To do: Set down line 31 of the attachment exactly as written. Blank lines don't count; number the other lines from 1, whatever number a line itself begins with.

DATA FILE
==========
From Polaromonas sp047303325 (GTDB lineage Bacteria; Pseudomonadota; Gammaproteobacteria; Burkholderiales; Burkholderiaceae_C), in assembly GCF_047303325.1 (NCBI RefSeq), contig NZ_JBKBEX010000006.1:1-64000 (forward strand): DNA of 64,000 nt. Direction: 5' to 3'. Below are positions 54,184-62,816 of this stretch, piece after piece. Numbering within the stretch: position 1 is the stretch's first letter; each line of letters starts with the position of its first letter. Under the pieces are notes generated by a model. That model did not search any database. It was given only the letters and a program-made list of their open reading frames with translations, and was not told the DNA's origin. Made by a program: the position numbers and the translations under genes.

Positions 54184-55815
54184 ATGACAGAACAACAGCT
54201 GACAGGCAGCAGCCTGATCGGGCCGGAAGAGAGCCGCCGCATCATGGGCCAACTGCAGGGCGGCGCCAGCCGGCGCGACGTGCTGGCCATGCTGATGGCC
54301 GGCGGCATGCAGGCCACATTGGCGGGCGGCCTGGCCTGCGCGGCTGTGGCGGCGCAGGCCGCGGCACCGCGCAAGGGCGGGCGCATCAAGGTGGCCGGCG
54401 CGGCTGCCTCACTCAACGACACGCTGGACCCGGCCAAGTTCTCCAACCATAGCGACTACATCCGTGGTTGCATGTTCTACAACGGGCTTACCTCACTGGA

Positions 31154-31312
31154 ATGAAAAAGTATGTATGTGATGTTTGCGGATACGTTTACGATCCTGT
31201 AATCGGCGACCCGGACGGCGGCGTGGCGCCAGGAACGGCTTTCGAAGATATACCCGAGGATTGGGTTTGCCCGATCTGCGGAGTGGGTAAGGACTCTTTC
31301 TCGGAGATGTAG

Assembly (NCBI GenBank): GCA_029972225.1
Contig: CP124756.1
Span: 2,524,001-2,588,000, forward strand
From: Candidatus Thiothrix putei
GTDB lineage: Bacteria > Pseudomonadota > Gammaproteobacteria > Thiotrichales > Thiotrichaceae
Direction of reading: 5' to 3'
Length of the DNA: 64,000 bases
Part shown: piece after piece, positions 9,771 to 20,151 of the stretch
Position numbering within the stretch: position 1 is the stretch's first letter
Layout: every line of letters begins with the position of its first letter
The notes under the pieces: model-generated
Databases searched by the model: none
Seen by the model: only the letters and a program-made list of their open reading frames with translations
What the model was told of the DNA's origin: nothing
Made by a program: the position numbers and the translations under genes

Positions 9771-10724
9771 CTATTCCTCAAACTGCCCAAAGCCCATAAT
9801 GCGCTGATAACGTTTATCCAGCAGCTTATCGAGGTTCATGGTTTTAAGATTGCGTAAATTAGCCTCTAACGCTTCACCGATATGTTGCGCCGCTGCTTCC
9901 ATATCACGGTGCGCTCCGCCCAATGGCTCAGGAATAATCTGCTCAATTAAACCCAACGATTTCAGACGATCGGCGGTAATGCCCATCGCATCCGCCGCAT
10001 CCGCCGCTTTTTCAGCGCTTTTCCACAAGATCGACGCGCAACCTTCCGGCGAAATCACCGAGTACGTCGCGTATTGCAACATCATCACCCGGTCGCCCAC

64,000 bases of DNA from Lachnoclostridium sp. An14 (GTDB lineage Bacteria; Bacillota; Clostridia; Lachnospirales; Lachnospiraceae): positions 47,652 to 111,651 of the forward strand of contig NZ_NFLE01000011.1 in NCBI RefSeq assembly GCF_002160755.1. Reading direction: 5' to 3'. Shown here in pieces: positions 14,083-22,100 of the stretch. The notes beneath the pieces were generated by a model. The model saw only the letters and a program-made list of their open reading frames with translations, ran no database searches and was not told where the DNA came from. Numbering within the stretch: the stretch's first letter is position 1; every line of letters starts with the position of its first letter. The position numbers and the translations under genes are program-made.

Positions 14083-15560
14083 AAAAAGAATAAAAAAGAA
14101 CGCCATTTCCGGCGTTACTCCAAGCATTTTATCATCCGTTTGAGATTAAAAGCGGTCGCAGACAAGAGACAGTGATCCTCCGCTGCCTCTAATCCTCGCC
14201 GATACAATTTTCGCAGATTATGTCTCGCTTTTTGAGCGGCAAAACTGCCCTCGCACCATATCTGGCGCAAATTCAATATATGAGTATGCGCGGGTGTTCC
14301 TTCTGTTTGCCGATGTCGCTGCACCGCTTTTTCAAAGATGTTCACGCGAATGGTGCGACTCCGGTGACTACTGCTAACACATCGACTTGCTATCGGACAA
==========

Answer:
64,000 bases of DNA from Lachnoclostridium sp. An14 (GTDB lineage Bacteria; Bacillota; Clostridia; Lachnospirales; Lachnospiraceae): positions 47,652 to 111,651 of the forward strand of contig NZ_NFLE01000011.1 in NCBI RefSeq assembly GCF_002160755.1. Reading direction: 5' to 3'. Shown here in pieces: positions 14,083-22,100 of the stretch. The notes beneath the pieces were generated by a model. The model saw only the letters and a program-made list of their open reading frames with translations, ran no database searches and was not told where the DNA came from. Numbering within the stretch: the stretch's first letter is position 1; every line of letters starts with the position of its first letter. The position numbers and the translations under genes are program-made.